Magazine Article - Der Tagesspiegel

Background: Ivan Arreguín-Toft

  • Constantin Eckner
| Sep. 23, 2022


Ivan Arreguin-Toft

Ivan Arreguín-Toft

Inequality played a major role in Ivan Arreguín-Toft's life early on. This starts with his trilingual mother, who raised Ivan alone in San Francisco in the 1960s. "Especially because of her nature, she had a hard time finding a partner who was not disappointed after a while that she neither became submissive, nor gave herself to traditional gender roles," recalls Arreguín-Toft. He cites the supposed power imbalance between the sexes, which he observed in his youth, as a reason why he wanted to deal with the problem area of "power". "It became later and is still an intellectual and research-related obsession: What is power and how can we say who has more and who has less power in the run-up to a conflict of interest?" says Arreguín-Toft.

Today, he is a recognized researcher on asymmetric conflict theory and has recently become an associate at the Belfer Center for Science & International Affairs at Harvard Kennedy School. Previously, he was one of the directors of the Watson Institute for International and Public Affairs at Brown University.

Many sonorous names adorn his academic curriculum vitae. "While I was at the graduate school, I dealt with the question of how weaker actors win wars. The timing was appropriate, because the world waved from the vision of the Cold War, in which alliances of states faced each other in blocks, to a state in which the United States was primarily able to influence international events due to its unique position of power, explains Arreguín-Toft. The publication of an important journal article took place shortly before 9/11. In that article, he set out his core argument: inferior actors could drastically increase their chances of winning a war if their strategy led to a delay in the expected outcome — the prevention of a short and clear victory.

Earlier Against the Enemy Abroad

This is still what his research is based on today. However, before Arreguín-Toft embarked on a scientific career, he worked as an analyst for the US military. There he also met the second strong woman of his life, his current wife Monica. As luck would have it, both avoided each other for the first time at a Russian language course in Texas. In 1984, both were transferred together to Augsburg, one of two major US institutions for telecommunications and electronic reconnaissance in Germany. "The work was exciting, complicated, top secret. And unaware that the USSR would collapse within a few years due to internal upheavals, we felt honored to risk our lives in the Federal Republic of Germany — and to live among the Germans," he says.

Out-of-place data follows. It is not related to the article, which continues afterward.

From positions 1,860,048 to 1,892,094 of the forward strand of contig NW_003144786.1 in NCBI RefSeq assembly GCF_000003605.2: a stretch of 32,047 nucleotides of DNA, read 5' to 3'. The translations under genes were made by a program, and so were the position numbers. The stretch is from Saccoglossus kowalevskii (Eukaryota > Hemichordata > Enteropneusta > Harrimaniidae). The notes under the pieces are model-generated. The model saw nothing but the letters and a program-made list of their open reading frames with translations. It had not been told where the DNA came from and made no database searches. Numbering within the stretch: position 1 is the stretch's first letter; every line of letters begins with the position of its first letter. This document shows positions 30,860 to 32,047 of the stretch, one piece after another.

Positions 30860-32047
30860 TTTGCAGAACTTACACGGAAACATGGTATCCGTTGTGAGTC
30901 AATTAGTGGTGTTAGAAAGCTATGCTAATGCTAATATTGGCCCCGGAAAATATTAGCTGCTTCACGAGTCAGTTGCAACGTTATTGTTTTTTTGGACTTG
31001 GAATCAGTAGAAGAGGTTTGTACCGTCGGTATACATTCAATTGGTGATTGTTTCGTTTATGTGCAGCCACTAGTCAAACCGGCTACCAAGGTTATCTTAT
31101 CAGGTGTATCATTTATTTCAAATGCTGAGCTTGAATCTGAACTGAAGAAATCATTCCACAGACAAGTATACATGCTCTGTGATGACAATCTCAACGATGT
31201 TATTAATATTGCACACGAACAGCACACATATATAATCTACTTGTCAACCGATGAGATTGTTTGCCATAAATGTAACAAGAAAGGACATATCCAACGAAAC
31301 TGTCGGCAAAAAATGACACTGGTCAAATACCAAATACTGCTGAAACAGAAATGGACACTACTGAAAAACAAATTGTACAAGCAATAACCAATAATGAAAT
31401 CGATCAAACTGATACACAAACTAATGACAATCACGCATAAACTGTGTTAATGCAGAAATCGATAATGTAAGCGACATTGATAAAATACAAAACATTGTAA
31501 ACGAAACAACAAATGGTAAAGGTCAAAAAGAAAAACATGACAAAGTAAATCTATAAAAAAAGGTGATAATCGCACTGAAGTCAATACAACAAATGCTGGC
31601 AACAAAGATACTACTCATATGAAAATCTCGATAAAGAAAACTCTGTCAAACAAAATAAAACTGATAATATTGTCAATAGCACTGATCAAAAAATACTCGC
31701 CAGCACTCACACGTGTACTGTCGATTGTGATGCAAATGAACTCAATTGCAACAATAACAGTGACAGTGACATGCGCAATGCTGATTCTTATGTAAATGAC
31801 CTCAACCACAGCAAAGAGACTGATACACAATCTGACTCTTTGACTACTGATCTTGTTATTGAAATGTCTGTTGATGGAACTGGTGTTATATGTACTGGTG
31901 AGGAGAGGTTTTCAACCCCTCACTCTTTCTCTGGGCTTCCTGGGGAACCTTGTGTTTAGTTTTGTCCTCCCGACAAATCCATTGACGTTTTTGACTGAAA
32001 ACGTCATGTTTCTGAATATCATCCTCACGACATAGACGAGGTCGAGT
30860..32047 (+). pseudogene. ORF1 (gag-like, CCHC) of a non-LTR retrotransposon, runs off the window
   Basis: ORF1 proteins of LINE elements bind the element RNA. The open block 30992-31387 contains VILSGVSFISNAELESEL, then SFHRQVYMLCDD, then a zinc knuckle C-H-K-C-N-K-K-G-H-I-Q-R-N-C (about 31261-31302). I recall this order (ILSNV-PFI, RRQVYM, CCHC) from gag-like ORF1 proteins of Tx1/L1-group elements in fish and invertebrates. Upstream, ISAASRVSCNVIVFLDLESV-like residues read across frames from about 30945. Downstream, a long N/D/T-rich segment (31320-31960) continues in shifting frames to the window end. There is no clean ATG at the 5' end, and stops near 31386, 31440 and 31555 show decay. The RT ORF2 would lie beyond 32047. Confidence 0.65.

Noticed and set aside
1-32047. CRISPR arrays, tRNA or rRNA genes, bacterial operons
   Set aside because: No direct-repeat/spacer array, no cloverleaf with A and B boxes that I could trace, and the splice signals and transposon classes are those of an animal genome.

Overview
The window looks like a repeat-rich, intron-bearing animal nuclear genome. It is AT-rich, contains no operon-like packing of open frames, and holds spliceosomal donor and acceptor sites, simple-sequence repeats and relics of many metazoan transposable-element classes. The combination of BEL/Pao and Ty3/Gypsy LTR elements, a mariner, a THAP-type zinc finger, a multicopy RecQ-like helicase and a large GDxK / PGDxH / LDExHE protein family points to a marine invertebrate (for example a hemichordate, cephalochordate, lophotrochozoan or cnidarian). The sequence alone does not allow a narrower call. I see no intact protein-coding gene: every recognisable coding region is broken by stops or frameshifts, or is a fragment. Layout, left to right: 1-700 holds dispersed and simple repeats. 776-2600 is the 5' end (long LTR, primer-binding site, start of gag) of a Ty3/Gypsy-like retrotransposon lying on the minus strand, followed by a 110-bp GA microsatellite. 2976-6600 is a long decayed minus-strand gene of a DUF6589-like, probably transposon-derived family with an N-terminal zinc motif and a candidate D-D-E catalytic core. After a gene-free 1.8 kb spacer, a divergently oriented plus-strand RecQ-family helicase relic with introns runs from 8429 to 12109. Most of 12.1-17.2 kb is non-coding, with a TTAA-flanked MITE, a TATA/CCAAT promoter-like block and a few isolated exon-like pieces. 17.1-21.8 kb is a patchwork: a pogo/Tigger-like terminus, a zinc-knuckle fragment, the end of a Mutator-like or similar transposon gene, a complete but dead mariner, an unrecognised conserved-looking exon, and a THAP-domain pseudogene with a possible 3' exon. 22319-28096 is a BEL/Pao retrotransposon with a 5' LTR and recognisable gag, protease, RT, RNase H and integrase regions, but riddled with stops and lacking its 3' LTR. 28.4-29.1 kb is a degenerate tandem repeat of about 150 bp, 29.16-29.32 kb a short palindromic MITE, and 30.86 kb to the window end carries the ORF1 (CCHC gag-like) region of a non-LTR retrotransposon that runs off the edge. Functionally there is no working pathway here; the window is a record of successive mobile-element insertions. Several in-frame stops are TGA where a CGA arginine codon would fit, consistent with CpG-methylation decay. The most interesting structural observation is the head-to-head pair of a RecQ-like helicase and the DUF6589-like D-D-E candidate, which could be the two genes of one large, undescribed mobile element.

Working as a "Traffic Analyst" has decisively influenced his thinking about "predictive policing" and thus also his intellectual examination of AI-based algorithms. In the 1980s, his focus was still on telecommunications signals, today on the "ocean full of often highly intimate data." But as an analyst in military service, it was about identifying enemy acts. "Today, it is private US companies that collect and store detailed data on profit generation — a far-reaching unregulated practice," Arreguín-Toft points out.

The “Dual-use" Problem of Big Data

Fundamentally, he had to adapt his once represented assumptions and findings on asymmetric conflict theory to cyberspace, because according to Arreguín-Toft, there is no longer just one or, as in the Cold War, two superpowers. Compared to Europe and the United States, for example, the Russian Federation is a weak player. However, their Internet Research Agency has developed novel techniques that have led to shifts to the right in democratic policy systems worldwide, says Arreguín-Toft. "Democracies such as France and the United States have become more authoritarian and intolerant. States such as Estonia and Ukraine have developed novel countermeasures as long-standing goals of Russian disinformation operations. But the United States remains virtually helpless."

In addition to targeted disinformation campaigns, it is well known that large-scale collection of data offers a gateway for misuse. Security experts then say that algorithms based on big data, for example, have a so-called dual use. They can be helpful for everyone, but just as useful for individuals. And according to Arreguín-Toft, we must not only pay attention to traditional enemies. Governments have the authority to request highly intimate and multi-factor data in the prosecution of criminals. Not to misunderstand me: In the hands of law enforcement agencies, Big-Data algorithms have the potential to find human traffickers, serial killers or dealer networks that transport drugs with fentanyl," says the Harvard scientist.

But if laws are oppressive and unfair, as is the case in the US states, which deprive women of the right to reproductive self-determination, this data could also lead to the arrest of health providers or the finding of those women who drive out of the country to carry out an abortion. The same algorithm that suggests that I like Japanese whiskey can be used to take action against my oppositional attitude towards a second Trump presidency if it comes to it.

  – Via Der Tagesspiegel.

For more information on this publication: Belfer Communications Office
For Academic Citation: Eckner, Constantin . “Background: Ivan Arreguín-Toft.” Der Tagesspiegel, September 23, 2022.

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